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Martial Artists - Are You Making This Mistake with Your Body Mechanics?

Martial artists with any experience at all believe they're generating a lot of power with their movements. In my first kung-fu class as a student--way back in September, 1973--we stood and punched, snapping our hips with the punch to add power to the technique.

As I've studied and taught the internal arts, I had to learn body mechanics that are very different from the other kung-fu, taekwondo, and boxing instruction I had received in the past.

ConnectBody1 A little over a week ago, I held a workshop for all martial artists on the fighting applications of the Chen Tai Chi 38 form. Attendees included students and teachers from a wide variety of arts, from Shaolin and taekwondo to a Yang style teacher. There were white belt students and very high-ranking black belts.

And almost every one of them made one mistake. I knew they would, because everywhere I go--every martial artist I meet--makes this mistake.

Their movements are not connected from the ground through the body.

 

ConnectBody2Here are some photos that illustrate--taken at the workshop. In the first one, I'm working with a student who has one arm around my shoulder, preparing to take me to the ground.

I tell him, "Okay, turn the waist and take me to the ground."

In the second photo, you can see that his waist has turned, but he hasn't connected it with his arm. The arm lags behind, and I'm not going anywhere. This is the mistake everyone makes when I put them in this position and tell them to take me down. If I tell them to turn the waist, the waist turns but the arm stays behind.

 

ConnectBody3Remember, "when one part moves, all parts move." Power must be connected from the ground, through the legs, guided by the dan t'ien, through the hands.

In the third picture, he's more successful because I told him to connect the arm with the waist and turn it all together. Suddenly, he creates more power and finds it very easy to take me to the ground.

In Chen Tai Chi, there is a saying: "It has to be shown." There are concepts we read in ancient texts and in translated works, in magazines and books, and it's impossible to understand them properly until you are shown--in a physical way--what they mean. This is why so many martial artists interpret these concepts in mystical ways, and focus on "cultivating chi" and other nonsense (which should be a side benefit rather than the focus of the internal arts) rather than working on the physical skills they need to do the art properly.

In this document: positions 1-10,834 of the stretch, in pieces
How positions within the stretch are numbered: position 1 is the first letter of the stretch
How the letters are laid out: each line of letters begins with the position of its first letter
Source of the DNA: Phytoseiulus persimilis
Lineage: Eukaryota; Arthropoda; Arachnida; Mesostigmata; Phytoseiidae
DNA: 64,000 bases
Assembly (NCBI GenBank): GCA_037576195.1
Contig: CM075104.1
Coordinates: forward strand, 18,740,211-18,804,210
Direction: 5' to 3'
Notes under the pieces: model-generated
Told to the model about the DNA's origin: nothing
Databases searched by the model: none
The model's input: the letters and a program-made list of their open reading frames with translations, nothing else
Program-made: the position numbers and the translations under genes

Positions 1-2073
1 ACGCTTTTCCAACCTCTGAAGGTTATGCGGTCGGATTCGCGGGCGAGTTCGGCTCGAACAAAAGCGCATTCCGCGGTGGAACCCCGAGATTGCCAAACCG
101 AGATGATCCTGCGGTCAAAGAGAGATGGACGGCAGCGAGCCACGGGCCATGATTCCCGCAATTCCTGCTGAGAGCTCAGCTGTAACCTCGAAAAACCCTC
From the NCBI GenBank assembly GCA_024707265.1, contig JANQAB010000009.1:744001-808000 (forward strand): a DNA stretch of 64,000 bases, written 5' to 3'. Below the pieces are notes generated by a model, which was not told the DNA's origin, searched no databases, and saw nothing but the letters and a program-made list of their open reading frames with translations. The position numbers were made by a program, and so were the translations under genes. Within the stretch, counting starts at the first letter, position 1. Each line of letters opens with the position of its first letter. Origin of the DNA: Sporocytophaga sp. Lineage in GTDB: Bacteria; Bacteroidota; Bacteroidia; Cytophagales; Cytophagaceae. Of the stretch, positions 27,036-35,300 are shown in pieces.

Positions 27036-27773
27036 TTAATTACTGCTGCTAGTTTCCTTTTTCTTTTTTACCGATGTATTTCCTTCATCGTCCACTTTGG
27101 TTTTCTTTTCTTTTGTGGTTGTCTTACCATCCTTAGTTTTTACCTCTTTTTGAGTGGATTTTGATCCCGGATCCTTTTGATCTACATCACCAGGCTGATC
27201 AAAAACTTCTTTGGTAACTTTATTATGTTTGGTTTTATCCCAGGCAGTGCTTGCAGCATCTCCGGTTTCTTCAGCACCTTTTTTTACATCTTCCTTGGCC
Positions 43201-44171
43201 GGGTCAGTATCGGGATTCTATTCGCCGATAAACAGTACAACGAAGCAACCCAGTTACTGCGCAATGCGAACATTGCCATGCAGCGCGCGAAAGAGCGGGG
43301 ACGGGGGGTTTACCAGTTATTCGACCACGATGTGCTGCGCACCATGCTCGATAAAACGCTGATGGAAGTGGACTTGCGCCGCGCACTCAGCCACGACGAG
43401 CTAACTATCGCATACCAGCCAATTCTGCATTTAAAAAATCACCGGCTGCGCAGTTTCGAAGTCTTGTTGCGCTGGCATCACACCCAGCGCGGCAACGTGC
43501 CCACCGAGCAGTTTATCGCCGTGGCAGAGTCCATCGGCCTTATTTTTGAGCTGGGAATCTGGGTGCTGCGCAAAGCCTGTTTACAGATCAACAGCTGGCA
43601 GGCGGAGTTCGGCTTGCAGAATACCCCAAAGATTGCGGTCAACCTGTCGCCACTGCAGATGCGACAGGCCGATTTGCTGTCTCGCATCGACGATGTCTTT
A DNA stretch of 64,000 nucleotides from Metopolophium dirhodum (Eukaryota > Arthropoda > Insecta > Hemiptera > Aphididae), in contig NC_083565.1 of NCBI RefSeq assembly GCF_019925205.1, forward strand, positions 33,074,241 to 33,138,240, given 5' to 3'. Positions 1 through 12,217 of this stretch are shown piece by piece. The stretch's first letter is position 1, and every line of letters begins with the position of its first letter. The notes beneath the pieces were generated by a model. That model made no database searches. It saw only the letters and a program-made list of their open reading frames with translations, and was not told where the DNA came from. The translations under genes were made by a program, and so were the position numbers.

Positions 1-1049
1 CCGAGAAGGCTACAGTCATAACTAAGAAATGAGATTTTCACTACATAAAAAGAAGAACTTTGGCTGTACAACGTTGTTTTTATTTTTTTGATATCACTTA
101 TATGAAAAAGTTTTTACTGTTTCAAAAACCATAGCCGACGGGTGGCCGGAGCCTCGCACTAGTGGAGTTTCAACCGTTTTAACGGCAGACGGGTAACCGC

The workshop was taped and will be part of the new Chen 38 DVD that will be released in early June. I like to work with real students on my DVDs to show mistakes they  make, corrections and coaching being made, so viewers can see the mistakes they're probably making. The video is already showing up as lessons on the online school for members to study.

Check yourself by doing the technique above. When you try to take your partner to the ground, turn everything together--arm, waist--and connect it to the ground through your rear foot. Let the strength flow through the body as you move. And stay relaxed.

I would tell you to include peng and silk-reeling, and close the kua, but again, those are concepts that have to be shown. If you don't know how to do those, there are DVDs available through this blog that can teach you.

The workshop was gratifying, and it was a lot of fun for me for two reasons -- I was able to show a mixed group of martial artists about the relaxed power of authentic Tai Chi, and I enjoyed seeing their eyes light up with the realization that "this really makes sense."

Comments

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Tannage the taijiquan dude

Great article! EVERYONE makes this mistake. The problem with teaching it is that people don't usually figure out what they're doing wrong until they feel it right once or twice. It's just getting them to feel it right.

Ken

Thanks, Taijiquan dude. I'm glad you visited the blog!

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